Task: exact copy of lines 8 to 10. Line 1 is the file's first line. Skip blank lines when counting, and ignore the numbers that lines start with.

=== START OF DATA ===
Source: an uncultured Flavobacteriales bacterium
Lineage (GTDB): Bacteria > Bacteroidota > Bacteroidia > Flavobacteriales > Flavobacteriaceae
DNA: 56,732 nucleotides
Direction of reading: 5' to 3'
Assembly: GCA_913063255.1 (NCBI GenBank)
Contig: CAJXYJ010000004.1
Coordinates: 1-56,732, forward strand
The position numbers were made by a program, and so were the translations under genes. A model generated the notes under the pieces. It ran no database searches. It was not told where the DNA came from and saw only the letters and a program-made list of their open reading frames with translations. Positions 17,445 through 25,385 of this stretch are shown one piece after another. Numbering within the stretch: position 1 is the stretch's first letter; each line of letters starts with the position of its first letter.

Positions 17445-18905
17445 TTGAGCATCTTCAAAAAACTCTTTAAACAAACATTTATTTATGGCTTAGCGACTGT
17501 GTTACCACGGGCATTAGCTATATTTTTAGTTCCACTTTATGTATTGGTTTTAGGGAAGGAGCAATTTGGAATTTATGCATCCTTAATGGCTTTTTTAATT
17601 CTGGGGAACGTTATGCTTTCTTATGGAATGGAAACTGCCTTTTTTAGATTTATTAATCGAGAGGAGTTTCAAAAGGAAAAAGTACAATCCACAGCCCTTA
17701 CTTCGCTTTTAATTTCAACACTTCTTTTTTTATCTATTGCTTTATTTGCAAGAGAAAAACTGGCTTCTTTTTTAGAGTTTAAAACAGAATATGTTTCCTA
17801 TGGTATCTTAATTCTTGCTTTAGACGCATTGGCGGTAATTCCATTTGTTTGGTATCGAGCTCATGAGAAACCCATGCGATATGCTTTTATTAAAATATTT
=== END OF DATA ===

The position numbers were made by a program, and so were the translations under genes. A model generated the notes under the pieces. It ran no database searches. It was not told where the DNA came from and saw only the letters and a program-made list of their open reading frames with translations. Positions 17,445 through 25,385 of this stretch are shown one piece after another. Numbering within the stretch: position 1 is the stretch's first letter; each line of letters starts with the position of its first letter.

Positions 17445-18905
17445 TTGAGCATCTTCAAAAAACTCTTTAAACAAACATTTATTTATGGCTTAGCGACTGT